Fitting an arrow to the string, the crown prince took aim and released. The arrow flew through the air, landing a great distance away. A small boy–his servant–hurried to pick it up and bring it back to him. “Is not the arrow beyond you?” he called after the boy.
As he said those words, he remembered his excellent education, his training with a sword and bow, his preparation to be a leader. He had been raised to be the next king, but here he was laying that down. He had a choice to make. He could either seek his own kingdom or the kingdom of another.
With that simple question, “Isn’t the arrow beyond you?” he had laid down his right to the throne and endorsed the kingship of another.
When his servant came back, Jonathan sent him home. It was then that David stepped out of hiding. Jonathan and David embraced and wept. Then David left, fleeing for his life.
Jonathan was the prince. He was next in line for the throne after his father, Saul. He had a choice to make. In supporting David as the true king, he had to relinquish his own right to the throne.
When he called to his servant, “Is not the arrow beyond you?” it was a signal. Jonathan was telling David that Saul was intent on his death. But why tell David that? Why not allow David to die and become king himself after his father’s death? Jonathan supported David even though doing so meant losing his kingdom.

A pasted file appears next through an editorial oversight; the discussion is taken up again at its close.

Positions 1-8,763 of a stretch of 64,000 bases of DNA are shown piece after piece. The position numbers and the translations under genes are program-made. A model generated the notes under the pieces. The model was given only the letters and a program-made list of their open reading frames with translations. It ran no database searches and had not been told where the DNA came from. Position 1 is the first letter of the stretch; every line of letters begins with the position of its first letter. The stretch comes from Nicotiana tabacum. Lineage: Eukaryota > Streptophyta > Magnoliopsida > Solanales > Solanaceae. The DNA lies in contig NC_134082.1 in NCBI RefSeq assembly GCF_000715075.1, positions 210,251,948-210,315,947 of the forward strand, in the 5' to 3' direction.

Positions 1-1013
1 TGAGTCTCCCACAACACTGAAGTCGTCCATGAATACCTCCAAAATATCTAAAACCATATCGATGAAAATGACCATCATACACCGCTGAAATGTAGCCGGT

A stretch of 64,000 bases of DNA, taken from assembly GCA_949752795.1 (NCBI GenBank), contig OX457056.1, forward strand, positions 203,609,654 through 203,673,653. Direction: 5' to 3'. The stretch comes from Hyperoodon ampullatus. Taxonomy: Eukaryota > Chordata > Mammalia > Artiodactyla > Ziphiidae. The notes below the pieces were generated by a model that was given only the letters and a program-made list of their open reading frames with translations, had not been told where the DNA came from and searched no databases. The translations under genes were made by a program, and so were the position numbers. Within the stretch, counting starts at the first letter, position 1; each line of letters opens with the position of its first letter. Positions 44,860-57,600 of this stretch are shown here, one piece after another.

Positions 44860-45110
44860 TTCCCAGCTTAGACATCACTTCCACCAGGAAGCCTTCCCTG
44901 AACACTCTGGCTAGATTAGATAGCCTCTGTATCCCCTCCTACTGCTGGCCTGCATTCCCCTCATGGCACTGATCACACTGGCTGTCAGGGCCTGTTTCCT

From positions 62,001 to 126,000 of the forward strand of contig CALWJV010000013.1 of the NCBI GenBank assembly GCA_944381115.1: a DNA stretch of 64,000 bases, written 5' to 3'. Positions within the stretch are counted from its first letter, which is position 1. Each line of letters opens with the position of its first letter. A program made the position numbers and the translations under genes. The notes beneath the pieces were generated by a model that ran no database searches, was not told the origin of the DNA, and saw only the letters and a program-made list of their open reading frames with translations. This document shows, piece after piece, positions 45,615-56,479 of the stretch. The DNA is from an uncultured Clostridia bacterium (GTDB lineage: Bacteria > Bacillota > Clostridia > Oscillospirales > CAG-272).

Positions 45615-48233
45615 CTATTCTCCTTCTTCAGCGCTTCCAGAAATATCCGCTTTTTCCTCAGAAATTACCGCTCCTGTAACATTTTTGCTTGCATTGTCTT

If you had been in Jonathan’s shoes what would you have done? It would have been all too easy to fight for your own kingdom and go against what God was doing.
You Have a Choice to Make
You and I have a very similar decision to make. We too have to decide whether we will fight for our own “kingdom” or for the kingdom of the true and rightful King. Jesus Christ is the rightful King but most of this world has not yet recognized him as such.
Will we fight for his kingdom or will we fight for our own? Will we work for his interests or will we work for our own? Will we seek to make his name great or will we seek to exalt our own?
We live in a world that constantly tells us to turn inward, to fight for our own rights and desires, and to seek comfort and pleasure. These messages are attractive but they are the antithesis of our calling. Like Jonathan, we must forsake our own interests in order to fight for the kingdom of another.
What Are You Going to Sacrifice?
What are you fighting for today? What are you spending your life trying to gain?
Are you seeking fame or wealth today or are you seeking Jesus alone? It breaks my heart to see so many people risking life and limb to become rich or famous, but so few willing to risk anything to advance the Kingdom of God.
CT Studd, missionary to interior Africa once wrote, “Last June at the mouth of the Congo there awaited a thousand prospectors, traders, merchants and gold seekers, waiting to rush into these regions as soon as the government opened the door to them, for rumor declared that there is an abundance of gold. If such men hear so loudly the call of gold and obey it, can it be that the ears of Christ’s soldiers are deaf to the call of God? Are gamblers for gold so many, and gamblers for God so few?”
Are we willing to become gamblers for God, laying aside comforts and pleasures in order to see His Kingdom advanced? Are we, like Jonathan, willing to lay aside our own interests in order to fight for the interests of our King?